We can do something similar at Swarthmore. It doesn’t have to be every week, and it doesn’t have to be mandatory. But it should be cool enough that everyone wantsto come. This might be a good forum for our Large Scale Events, or for hosting high-profile speakers. Last semester, some Swarthmore students asked, “Why can’t Judith Butler come to Swat?” Maybe this is a good way to make that happen.

Student groups could also use Collection as a way to show what they’ve been up to, or to raise concerns in front of the entire college community. Substantial student interest in the Sharples General Assembly this fall shows that students want a place to discuss issues like sustainability, responsible investment, LGBTQ life on campus, and even (dare I say?) sororities.

Collection is back. It’s up to us to decide what that means.

 


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0 comments

  1. 0
    Chris '13 says:

    I agree with maybe’s comment about the impracticality of making the new Collection mandatory, but every effort to make it possible to come should be made by the administration. That includes rescheduling all classes, sports practices, and other events that would otherwise take place during that time.

    I also agree that weekly Collection wouldn’t benefit the Swarthmore community of today, particularly given that no current students have gone to a Collection while here. Still, regularity should be prioritized, as this should become a part of the rhythm of college life. Perhaps monthly or biweekly Collection at the same time of day, would be most effective.

  2. 0
    maybe says:

    I think it’s a pretty good idea as long as it isn’t mandatory. If it’s mandatory, though, it would be terrible, as a lot of people would be forced to go against their will, and would just sit there silently not contributing anything. Better to make it optional, and if it’s interesting enough people will want to go of their own accord.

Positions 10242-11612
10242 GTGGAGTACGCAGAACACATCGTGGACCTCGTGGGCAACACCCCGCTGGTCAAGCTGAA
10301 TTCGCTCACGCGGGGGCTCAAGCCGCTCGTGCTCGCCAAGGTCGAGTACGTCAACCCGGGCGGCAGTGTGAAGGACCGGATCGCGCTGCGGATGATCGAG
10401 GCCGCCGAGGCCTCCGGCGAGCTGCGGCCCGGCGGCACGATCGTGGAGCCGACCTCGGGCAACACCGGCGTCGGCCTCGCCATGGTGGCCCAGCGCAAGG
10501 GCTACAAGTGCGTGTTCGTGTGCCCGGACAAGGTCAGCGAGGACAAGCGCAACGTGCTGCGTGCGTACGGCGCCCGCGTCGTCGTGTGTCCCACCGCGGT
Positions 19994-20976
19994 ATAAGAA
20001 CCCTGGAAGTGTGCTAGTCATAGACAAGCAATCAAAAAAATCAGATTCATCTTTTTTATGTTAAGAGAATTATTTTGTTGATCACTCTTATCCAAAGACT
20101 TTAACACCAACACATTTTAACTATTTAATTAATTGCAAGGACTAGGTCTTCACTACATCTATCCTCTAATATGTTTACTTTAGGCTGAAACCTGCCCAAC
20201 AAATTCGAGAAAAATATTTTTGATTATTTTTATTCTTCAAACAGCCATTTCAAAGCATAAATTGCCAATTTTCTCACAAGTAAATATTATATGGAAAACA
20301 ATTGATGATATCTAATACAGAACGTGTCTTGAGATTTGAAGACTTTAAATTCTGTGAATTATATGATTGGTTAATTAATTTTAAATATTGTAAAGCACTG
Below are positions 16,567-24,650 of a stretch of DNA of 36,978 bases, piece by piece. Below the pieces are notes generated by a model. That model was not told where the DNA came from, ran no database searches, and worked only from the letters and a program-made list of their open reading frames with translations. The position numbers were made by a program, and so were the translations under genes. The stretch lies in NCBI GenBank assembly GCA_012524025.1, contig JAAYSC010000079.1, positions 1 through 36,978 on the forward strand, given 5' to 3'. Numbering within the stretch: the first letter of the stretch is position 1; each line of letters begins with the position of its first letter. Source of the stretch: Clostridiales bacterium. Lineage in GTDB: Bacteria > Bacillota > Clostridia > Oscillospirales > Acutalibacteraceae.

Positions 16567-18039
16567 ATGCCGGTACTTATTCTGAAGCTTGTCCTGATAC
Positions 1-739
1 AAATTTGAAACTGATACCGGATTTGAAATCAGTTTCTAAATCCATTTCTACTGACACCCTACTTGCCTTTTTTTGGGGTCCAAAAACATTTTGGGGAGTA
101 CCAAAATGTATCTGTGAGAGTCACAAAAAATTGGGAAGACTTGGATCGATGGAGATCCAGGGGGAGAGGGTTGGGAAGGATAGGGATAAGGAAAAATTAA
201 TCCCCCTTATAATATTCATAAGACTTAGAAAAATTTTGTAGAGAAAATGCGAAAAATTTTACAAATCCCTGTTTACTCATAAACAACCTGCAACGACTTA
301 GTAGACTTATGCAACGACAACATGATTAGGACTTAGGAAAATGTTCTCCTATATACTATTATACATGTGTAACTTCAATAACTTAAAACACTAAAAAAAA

3. 0

    While it may be true that weekly, mandatory Collection was discontinued in the 1970’s, I can vouch for the fact that Collection continued for decades that followed, but they weren’t mandatory. I graduated in 1992 having attended a number of Collections. They tended to be well attended when there was an issue of significant social meaning to the community– divestiture from South Africa, the outbreak of the first Iraq War, the huge Parrish Walls Debate on race, etc. I always liked the format–it was one of the few times that you really felt the fullness of who we were as a community. But I must admit that I didn’t make time to go unless I had an existing interest in the topic. I probably missed some opportunities to learn and reflect, but I don’t honestly know how I might have been persuaded to attend more than I did.

  4. 0
    Paul Cato says:

    A discussion about this a few weeks ago with a friend left me hesitant about the idea (she was insistent that it was in everyone’s best interest to attend and that she believed the school ought to find some way to make it necessary to attend – impractical though that may have been). But having read your article I realize my hesitations have disappeared and I would love to see it reinstated.